Categories of Special Interest
In Use As
1810 - 1830
Attached two-bay four-storey over basement townhouse, built c. 1820, as a pair with No. 1 Fitzwilliam Place (50930129). Two-storey return to rear (east). Now in use as house and apartment. M-profiled roof, hipped to north of west span, concealed by ashlar granite parapet with moulded cornice and blocking course. Shouldered brick chimneystack with lipped clay pots to south party wall, parapet gutters with cast-iron downpipe and hopper to south side. Red-brick walling laid in Flemish bond with wigged pointing over coursed tooled limestone walling to basement beneath granite plinth course. Slate-clad elevation to east (rear). Square-headed window openings with brick voussoirs, rendered reveals and replacement granite sills. Iron guard rails to third and second floor openings and balconettes to first and ground floor (appear to be mild-steel replicas). Replacement six-over-six sliding timber sash windows without horns, three-over-three to third floor. Some Wyatt-style windows and round-headed stair opening to rear (east). Round-headed door opening with moulded sandstone reveals, brick voussoirs and sandstone Ionic doorcase with freestanding Ionic columns on plinth stops supporting plain frieze and cornice surmounted by decorative iron fanlight over raised-and-field timber panelled door. Granite entrance platform with cast-iron boot scrapers, approached by six granite steps flanked by iron railings with decorative corner posts over granite plinth, enclosing basement to south. Coal-hole cover to pavement. Street fronted on Fitzwilliam Square East, adjoining Fitzwilliam Place to the south. Ashlar limestone elliptical-headed carriage-arch to eastern boundary on Lad Lane having brick voussoirs and coping and steel roller-shutter, abutted by random limestone wall with square-headed door opening (boarded up) with stone lintel and block-and-start brick architrave.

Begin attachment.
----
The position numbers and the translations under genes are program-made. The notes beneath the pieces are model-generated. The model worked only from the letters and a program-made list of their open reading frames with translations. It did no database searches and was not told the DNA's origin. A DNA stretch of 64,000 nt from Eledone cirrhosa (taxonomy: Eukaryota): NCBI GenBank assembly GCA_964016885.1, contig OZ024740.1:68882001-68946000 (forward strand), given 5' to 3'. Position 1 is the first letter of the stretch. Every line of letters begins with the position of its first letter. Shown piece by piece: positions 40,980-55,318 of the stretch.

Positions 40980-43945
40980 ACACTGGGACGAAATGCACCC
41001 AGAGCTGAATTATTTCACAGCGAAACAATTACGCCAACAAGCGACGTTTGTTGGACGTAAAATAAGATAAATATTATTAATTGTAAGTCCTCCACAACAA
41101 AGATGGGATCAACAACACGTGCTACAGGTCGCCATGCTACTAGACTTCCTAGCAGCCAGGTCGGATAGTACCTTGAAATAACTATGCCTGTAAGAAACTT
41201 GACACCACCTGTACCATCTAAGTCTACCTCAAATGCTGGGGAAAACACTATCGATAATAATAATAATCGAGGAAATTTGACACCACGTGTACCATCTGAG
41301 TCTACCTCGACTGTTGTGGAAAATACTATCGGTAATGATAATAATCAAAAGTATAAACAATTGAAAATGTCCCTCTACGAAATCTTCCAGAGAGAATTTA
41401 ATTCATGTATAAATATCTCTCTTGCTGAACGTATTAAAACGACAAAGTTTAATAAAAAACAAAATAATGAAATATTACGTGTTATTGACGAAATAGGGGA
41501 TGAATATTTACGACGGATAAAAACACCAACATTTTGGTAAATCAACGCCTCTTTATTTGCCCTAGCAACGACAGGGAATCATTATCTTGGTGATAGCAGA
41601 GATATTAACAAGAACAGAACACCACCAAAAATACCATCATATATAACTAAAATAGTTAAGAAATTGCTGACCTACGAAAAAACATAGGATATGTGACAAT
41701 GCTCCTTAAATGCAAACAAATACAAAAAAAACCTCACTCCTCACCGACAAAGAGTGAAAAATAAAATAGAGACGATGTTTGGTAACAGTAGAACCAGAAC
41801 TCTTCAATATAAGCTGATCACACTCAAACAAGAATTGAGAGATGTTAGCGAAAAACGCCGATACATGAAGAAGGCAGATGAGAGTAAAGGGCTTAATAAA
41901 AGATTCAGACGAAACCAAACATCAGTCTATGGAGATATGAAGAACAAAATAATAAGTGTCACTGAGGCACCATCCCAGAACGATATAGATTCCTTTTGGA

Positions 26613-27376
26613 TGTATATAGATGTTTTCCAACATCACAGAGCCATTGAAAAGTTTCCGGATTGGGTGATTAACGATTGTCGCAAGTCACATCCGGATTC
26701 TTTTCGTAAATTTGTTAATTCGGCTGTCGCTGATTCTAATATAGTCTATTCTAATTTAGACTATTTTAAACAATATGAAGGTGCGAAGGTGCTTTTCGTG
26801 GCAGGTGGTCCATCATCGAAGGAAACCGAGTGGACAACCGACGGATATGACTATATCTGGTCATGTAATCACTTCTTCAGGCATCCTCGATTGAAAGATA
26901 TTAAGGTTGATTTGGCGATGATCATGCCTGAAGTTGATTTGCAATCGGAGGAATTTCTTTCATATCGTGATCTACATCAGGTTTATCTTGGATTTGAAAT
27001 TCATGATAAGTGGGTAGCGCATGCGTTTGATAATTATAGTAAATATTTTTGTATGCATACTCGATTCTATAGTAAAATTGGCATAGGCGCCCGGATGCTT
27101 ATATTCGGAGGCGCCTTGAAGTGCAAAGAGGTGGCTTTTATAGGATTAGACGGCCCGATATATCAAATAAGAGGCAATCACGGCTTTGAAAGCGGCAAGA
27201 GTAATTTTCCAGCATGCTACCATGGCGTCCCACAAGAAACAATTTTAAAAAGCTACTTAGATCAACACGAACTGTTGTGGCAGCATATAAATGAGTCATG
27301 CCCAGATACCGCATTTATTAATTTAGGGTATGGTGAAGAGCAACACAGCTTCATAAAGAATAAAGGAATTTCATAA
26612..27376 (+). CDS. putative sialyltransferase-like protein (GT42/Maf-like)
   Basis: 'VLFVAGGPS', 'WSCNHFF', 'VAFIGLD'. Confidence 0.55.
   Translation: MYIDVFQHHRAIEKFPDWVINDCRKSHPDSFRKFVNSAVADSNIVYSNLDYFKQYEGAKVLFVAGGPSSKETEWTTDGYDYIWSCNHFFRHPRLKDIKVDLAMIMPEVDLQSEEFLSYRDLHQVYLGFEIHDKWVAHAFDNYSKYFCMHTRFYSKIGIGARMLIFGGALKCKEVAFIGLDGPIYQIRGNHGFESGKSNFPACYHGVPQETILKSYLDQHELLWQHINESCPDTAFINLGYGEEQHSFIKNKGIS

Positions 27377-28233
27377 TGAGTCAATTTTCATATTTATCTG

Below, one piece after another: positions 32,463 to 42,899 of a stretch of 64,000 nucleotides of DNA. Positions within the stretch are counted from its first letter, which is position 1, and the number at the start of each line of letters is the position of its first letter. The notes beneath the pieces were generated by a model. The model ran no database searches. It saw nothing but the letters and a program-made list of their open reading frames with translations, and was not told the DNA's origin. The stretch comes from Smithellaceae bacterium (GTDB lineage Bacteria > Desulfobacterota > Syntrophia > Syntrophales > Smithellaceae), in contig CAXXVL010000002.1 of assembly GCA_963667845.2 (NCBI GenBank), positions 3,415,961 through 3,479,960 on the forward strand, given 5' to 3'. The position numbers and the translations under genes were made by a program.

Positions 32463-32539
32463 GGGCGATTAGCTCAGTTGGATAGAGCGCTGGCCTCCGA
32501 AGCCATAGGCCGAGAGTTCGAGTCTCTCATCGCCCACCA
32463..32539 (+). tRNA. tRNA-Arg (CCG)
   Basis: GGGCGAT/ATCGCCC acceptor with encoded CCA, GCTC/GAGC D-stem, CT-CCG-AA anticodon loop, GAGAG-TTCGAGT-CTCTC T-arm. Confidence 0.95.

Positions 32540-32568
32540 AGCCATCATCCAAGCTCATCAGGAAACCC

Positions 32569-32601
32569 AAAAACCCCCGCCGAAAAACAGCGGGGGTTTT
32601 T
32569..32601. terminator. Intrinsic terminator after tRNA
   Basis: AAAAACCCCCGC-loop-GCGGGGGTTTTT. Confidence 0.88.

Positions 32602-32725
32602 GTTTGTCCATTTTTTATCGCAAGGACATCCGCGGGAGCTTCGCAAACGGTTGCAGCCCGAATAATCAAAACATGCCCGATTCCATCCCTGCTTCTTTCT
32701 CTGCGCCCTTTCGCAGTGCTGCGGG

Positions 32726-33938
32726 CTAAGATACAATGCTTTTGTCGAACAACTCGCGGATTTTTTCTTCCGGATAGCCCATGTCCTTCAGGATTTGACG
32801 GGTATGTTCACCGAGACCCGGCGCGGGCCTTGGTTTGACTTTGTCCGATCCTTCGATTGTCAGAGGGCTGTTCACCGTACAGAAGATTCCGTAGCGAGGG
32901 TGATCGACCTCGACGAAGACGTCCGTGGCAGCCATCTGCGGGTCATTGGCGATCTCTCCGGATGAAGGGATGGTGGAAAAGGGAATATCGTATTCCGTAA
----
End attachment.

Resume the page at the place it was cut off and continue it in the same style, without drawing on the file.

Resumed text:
No. 17 was built as a pair with No. 1 to the south (50930129), by the contractors Henry, Mullins & McMahon, and is characterised by well-balanced proportions and restrained detailing, enriched by a classical Ionic doorcase and decorative iron work. The rear of both houses are slate-hung, a detail characteristic of the firm. The pair is taller and more refined than neighbouring buildings and forms part of a streetscape of late-Georgian townhouses. Between 1816-22 the vast majority of houses were completed on the eastern side of the square. Laid out in 1791 by the surveyors J & P Roe, Fitzwilliam Square was the last of the city’s Georgian squares to be completed. Development was staggered and progressed slowly until after the Napoleonic Wars.